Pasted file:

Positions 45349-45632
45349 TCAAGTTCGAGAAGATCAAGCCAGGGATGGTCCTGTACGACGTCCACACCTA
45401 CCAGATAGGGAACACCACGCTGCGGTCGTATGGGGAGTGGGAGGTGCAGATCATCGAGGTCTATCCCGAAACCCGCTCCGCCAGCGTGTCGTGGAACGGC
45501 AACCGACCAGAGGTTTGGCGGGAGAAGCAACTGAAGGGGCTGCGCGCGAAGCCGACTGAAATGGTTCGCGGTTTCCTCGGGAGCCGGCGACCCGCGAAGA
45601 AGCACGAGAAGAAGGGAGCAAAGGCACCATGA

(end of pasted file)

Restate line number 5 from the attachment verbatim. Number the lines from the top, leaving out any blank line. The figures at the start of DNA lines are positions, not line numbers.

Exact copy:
45601 AGCACGAGAAGAAGGGAGCAAAGGCACCATGA